West should bear in mind China's uniqueness

Having witnessed major changes over past decades, US scholar calls for deeper understanding and open dialogue

By CHEN YINGQUN and LIU JIANQIAO | China Daily Global | Updated: 2024-05-24 09:30
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US students pose for a selfie in front of the Nine-Dragon Screen at the Forbidden City in Beijing on May 17. ZOU HONG/CHINA DAILY

Comparative studies

Pomeranz's research has focused on three primary areas: reciprocal influences of state, society and economy in late imperial and 20th-century China; the origins of a world economy as the outcome of mutual influences among various regions; and comparative studies of labor, family organization, and economic change in Europe and East Asia.

Another part of his work looks at the long-term significance and global context of environmental change during the Qing Dynasty (1644-1911) and in 20th and 21st-century China. He has devoted particular attention to water management in China, past and present.

In his works, Pomeranz delves into comparative studies of different societies, offering fresh perspectives on historical questions. In The Making of a Hinterland: State, Society, and Economy in Inland North China, 1853-1937, published in 1993, Pomeranz offers a unique reassessment of critical issues in modern Chinese history, focusing on the social, economic and ecological transformations in inland North China in the 19th and 20th centuries.

In The Great Divergence: China, Europe, and the Making of the Modern World Economy (2000), a comparative history of China and Europe circa 1800, he provides new insights into the divergence of sustained industrial growth between Northwest Europe and advanced areas of Europe and East Asia, despite their apparent similarities.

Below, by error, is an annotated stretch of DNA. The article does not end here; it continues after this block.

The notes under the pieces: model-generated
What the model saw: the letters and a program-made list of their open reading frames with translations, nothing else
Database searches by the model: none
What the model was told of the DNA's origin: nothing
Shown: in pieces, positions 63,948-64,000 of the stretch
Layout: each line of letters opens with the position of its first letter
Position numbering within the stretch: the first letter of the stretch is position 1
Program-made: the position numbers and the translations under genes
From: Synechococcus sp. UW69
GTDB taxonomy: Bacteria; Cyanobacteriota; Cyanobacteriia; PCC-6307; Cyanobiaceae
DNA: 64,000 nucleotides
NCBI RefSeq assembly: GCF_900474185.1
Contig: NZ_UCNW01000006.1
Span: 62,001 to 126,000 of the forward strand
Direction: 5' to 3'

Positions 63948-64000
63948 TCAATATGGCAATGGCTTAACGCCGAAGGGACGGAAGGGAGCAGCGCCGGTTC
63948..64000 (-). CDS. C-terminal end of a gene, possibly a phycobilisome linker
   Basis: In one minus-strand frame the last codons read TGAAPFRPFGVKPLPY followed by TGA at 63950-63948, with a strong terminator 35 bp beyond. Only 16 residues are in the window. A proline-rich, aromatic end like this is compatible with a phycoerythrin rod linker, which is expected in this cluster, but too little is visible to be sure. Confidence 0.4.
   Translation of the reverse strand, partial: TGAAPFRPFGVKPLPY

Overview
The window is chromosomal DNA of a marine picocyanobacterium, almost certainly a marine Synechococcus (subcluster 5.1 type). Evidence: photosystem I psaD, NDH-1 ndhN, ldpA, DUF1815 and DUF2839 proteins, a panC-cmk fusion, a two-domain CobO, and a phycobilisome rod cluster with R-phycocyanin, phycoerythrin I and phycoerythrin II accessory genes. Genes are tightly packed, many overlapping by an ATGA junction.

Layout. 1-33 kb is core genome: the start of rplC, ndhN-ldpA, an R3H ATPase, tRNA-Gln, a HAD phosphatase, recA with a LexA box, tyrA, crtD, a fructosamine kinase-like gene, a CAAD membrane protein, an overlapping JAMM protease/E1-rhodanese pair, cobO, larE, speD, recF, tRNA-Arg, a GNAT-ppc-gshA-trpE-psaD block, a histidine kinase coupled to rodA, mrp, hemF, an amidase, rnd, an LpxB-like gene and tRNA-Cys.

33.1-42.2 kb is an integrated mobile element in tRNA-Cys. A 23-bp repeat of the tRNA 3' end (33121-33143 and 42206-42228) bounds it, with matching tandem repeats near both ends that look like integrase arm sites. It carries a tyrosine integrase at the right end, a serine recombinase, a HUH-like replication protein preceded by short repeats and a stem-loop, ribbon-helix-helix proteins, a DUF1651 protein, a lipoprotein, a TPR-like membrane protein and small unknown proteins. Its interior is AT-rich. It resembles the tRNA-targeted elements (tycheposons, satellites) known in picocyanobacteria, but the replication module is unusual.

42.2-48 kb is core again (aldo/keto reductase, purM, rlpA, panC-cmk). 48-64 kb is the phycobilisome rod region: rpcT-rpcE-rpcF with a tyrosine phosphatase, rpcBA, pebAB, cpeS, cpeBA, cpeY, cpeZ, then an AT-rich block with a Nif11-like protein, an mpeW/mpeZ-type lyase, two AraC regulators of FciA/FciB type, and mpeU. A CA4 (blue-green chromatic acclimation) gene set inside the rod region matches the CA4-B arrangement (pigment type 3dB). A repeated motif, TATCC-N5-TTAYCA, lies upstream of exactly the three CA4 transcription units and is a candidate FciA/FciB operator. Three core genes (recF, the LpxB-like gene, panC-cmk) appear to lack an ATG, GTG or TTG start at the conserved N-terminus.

Although it involves studying the history of the past, Pomeranz said he believes the issues addressed in these historical books remain relevant today, such as those concerning environment, economic development and the increasing power of states globally.

He observed that with China's increasing influence and the deepening of Sino-US relations, there has been a rise in research on China within the US academic community. Nonetheless, in Western discourse on China, there is a tendency for many to overlook China's distinctiveness, continuing to apply their own established concepts and terminology, he said. Rarely do they consider the necessity of reevaluating their system to effectively integrate China, Pomeranz added.

There are several things about China that are really important to bear in mind, he said. First, its immense size sets it apart, being among the largest in terms of land area and population.

"And the complexities that introduces both in terms of how to govern the place, but also what it means to be a member of this society, whether it even makes sense to talk about it as one society," he said.

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